ACTION: Officials to develop an accessible flowchart ahead of next meeting for the Panel’s consideration.
Item 3 – Stakeholder engagement – forward planning workshop
The Chair invited the Communications Manager from the Getting It Right For Every Child team to facilitate a forward planning workshop on stakeholder engagement. Members split into 3 groups to discuss 4 key points:
- What do you want to achieve from engaging?
- Who do you need to engage with and when?
- What are the opportunities and gaps in current GIRFEC engagements programme?
- What is your role and responsibilities in engaging?
The members provided their suggestions and ideas for the 4 questions which will be incorporated into a more extensive engagement programme in due course.
ACTION: Scottish Government officials to plan and design a comprehensive stakeholder engagement plan.
Priorities, date and agenda for the next meeting(s)
The next meeting of the Panel is scheduled for May and an additional date in April will be confirmed.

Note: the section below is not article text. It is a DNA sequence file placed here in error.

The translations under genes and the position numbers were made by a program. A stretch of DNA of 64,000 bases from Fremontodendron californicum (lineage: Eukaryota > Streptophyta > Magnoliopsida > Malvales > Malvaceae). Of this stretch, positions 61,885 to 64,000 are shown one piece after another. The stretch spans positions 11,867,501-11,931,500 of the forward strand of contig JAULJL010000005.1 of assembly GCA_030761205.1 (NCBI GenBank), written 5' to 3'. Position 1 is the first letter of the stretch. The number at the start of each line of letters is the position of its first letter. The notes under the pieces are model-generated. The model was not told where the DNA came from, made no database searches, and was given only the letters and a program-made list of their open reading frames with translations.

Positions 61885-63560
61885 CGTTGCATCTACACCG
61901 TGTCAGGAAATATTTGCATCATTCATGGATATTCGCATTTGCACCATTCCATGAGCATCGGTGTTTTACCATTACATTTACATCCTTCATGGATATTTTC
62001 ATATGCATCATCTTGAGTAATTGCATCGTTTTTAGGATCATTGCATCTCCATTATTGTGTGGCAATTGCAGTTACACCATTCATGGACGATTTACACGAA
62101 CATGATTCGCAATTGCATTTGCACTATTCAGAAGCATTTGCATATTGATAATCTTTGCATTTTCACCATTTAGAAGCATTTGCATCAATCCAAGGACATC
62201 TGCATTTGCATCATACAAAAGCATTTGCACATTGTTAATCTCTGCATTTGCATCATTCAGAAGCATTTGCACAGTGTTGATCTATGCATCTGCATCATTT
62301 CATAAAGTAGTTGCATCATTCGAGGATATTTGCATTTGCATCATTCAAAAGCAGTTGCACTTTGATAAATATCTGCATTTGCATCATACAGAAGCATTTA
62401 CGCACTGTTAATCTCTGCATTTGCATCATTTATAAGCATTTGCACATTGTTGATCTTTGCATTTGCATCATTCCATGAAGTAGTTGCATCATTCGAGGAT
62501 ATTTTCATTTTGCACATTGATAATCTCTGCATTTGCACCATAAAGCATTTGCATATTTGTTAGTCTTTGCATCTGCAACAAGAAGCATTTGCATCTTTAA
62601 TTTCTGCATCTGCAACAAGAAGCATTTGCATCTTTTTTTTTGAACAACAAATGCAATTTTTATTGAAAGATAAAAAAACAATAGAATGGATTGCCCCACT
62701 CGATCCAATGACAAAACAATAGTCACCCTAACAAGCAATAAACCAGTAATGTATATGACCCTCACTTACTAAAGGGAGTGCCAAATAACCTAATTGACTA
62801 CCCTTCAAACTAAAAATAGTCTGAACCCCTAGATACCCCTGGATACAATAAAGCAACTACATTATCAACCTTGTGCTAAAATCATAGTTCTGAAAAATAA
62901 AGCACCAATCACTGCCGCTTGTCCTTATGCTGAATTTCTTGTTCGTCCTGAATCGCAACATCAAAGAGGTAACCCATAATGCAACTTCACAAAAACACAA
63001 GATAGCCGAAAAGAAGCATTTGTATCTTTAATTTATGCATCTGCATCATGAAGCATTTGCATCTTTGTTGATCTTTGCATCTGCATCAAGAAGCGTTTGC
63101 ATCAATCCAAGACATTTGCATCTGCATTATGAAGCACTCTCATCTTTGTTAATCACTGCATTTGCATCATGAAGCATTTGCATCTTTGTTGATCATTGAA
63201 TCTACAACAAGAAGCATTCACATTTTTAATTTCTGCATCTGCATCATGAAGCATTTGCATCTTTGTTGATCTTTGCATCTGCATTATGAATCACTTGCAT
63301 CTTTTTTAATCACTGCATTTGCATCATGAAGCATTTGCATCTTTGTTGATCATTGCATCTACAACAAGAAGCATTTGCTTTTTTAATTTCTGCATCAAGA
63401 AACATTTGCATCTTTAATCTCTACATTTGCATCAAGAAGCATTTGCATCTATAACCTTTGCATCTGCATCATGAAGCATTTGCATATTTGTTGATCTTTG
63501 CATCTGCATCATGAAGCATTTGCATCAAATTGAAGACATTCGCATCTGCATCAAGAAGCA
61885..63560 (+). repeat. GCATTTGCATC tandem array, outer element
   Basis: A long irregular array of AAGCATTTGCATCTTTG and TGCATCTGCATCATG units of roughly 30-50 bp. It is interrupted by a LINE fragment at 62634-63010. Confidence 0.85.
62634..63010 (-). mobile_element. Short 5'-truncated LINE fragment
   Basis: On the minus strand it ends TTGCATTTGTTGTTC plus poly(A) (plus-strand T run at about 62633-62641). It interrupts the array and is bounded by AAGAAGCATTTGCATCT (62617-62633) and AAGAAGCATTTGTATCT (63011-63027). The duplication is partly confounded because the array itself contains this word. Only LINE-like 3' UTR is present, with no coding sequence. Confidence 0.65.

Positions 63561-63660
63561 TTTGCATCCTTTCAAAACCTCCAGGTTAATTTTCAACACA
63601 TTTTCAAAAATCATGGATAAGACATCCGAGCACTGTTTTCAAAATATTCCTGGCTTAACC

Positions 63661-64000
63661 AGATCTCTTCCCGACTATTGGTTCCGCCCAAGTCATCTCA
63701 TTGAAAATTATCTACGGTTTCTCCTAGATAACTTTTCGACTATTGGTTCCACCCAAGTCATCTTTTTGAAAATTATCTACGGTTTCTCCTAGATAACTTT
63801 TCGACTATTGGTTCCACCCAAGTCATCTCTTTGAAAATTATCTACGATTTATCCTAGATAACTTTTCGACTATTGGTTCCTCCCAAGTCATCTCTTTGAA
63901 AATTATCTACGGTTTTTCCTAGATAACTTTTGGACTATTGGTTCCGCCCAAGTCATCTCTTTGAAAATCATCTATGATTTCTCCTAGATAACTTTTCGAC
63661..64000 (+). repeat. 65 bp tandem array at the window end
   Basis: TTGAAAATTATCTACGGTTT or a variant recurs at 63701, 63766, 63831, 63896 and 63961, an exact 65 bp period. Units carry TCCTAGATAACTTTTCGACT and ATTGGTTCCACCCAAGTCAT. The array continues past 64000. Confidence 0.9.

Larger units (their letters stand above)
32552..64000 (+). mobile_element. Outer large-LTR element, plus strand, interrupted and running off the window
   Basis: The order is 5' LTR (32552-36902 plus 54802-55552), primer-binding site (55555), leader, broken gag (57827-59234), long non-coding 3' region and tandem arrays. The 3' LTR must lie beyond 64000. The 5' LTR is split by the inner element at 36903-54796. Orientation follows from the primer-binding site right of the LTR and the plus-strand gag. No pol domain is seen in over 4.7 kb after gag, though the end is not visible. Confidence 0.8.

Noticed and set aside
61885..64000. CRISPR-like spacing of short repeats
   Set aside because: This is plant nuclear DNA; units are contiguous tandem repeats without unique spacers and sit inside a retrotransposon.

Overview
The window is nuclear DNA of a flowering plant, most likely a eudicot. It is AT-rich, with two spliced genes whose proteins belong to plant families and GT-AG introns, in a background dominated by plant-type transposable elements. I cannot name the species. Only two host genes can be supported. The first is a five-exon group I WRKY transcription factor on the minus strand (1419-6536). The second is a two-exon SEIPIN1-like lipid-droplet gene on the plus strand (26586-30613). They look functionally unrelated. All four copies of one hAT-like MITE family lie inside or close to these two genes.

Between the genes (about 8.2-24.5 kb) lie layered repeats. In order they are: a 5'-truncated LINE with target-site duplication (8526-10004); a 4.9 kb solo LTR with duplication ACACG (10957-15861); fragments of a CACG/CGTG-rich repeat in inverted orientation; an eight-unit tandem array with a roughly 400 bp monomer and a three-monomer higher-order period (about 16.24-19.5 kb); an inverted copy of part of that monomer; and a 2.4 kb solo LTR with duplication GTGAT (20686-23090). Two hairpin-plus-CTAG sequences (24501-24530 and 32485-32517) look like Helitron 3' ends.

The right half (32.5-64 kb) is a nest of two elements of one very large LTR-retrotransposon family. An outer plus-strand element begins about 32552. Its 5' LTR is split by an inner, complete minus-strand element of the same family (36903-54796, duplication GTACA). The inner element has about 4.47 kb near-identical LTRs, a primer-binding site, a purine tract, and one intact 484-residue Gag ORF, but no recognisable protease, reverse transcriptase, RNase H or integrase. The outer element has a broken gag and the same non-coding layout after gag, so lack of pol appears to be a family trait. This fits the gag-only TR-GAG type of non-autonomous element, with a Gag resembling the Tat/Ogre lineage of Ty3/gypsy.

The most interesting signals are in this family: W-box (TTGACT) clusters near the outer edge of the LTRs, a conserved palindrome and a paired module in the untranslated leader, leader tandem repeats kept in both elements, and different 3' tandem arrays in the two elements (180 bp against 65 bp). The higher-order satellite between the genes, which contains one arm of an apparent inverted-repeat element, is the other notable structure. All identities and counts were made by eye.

It was confirmed that the next legal focus group meeting had been scheduled for 4 April 2018.
ACTION: Secretariat to confirm the dates for upcoming meetings.
ACTION: Panel Members are invited to submit agenda items for the next meeting.
ACTION: Secretariat will circulate minutes and action points to the Chair and members and when finalised, publish them on the Scottish Government website as soon as possible.
ACTION: Members requested that papers for future meetings are shared further in advance in order to allow adequate time for panel members to engage with those they represent.
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GIRFEC Practice Development Panel
c/o Scottish Government
Children and Families Directorate
Telephone: 0300 244 4000 (0300 numbers are geographically neutral)